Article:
From the Archives

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In 1993 Howard Rheingold wrote a remarkable book called The Virtual Community. In this book he gives what might best be called a personal account of the expanding culture of people communicating via computer networks. I asked him some questions about the relationship between virtual and traditional communities, most appropriately, via e-mail.

Howard Rheingold has been publishing books and articles on computer culture for many years. He is the multimedia columnist for Publish magazine and editor of Whole Earth Review. He has also been a consultant to the US office of Technology Assessment, and recently he took charge of Planet Wired a network project that will document the digital revolution with local examples, made accessible via the Net to a world-wide audience.

More than merely informative, his book The Virtual Community is above all a highly personal account of the way in which people are using computer networks as communication devices, or rather how they are engaging in Computer Mediated Communication (CMC), the term Rheingold prefers. Rheingold maintains that Computer Mediated Communication creates a new sense of community; people from around the world are linked together in public discussions, people who exchange ideas and messages, share interests and work together, outside of the constraints of geographical space and across social barriers.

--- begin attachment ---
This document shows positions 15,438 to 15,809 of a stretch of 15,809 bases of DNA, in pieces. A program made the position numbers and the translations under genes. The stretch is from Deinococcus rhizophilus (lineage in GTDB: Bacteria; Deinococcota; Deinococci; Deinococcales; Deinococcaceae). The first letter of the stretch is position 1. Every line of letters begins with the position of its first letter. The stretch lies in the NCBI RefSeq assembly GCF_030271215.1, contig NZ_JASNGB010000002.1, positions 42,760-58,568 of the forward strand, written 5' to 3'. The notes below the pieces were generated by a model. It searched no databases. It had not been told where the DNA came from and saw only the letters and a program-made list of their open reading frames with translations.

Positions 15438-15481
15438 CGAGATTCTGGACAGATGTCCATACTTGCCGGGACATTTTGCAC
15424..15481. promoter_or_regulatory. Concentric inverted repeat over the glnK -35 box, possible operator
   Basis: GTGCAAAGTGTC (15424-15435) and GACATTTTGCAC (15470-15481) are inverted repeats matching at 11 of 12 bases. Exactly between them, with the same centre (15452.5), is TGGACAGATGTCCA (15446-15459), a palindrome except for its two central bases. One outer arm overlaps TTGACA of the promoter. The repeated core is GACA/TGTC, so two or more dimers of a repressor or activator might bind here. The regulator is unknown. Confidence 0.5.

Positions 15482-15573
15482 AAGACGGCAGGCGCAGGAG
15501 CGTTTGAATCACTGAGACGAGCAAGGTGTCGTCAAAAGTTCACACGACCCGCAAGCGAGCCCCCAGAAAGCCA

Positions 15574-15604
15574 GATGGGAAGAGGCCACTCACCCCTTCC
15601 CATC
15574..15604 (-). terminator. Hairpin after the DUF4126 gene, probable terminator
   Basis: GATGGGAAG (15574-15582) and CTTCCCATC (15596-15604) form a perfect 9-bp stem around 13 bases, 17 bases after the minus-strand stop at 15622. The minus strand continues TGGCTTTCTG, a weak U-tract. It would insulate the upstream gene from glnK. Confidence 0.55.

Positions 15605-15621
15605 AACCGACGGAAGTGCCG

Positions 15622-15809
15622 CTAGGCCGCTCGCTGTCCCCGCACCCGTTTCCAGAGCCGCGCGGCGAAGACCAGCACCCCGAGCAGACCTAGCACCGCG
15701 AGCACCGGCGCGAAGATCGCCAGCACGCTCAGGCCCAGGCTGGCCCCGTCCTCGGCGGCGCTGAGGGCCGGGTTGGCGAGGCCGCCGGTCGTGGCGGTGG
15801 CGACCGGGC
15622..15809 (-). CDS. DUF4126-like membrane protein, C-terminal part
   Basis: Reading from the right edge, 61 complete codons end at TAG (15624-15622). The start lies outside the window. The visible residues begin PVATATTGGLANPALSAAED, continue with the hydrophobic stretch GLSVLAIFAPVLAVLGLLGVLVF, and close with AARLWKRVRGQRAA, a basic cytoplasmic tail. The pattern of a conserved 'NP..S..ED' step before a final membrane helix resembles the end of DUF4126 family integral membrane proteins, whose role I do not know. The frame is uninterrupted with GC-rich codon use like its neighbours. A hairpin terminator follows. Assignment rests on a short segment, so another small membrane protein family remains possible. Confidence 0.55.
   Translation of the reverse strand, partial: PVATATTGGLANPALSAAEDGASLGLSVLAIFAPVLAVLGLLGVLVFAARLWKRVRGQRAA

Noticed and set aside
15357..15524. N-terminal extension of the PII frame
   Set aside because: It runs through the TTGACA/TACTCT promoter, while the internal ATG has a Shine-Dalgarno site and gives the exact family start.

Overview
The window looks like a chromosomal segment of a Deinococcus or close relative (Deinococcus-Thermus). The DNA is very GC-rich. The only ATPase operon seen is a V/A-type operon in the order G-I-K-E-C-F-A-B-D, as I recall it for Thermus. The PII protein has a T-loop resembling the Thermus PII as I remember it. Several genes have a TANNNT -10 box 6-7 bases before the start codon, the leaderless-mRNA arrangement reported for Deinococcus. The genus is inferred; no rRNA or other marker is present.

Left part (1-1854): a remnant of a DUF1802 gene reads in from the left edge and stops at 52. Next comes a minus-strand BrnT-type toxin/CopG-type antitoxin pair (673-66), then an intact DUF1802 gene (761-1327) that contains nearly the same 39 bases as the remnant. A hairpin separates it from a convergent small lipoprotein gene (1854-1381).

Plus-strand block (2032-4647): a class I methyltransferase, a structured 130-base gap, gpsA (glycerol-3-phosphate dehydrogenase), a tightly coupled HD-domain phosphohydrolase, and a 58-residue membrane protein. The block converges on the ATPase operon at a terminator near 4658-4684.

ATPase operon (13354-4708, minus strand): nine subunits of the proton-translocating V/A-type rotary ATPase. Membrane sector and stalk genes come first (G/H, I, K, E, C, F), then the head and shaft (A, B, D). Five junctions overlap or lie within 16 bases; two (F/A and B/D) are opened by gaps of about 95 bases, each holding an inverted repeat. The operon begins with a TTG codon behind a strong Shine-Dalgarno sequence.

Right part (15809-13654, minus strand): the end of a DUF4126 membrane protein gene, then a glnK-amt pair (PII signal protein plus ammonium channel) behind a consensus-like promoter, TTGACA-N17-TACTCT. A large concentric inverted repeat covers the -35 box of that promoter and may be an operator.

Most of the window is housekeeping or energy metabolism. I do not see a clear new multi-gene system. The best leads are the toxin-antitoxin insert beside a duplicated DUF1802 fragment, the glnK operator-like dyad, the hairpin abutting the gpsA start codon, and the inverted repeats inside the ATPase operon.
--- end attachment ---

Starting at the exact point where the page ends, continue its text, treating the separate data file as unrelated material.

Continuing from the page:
In his book he provides us with a somewhat formal definition of virtual communities, which he describes as “social aggregations that emerge from the Net when enough people carry on those public discussions long enough, with sufficient human feeling, to form webs of personal relationships in cyberspace”. Rheingold has himself been actively involved in one of the early network communities in the US, The Well, based in San Francisco.

Using networking technologies within the context of traditional geographic communities produces Community Networks. I began by asking Rheingold to explain ...

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Elements of Vogue: A Conversation with Ultra-red

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Ultra-red is an activist art group founded in 1994. The group proposes an alternate model for art and activism, one in which it is not the artist's critical intervention that serves as the source of cultural action, but rather that art might contribute to and challenge the process of collective organization and relationship building itself.

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Turbo Sculpture (english) (2010) - Aleksandra Domanovic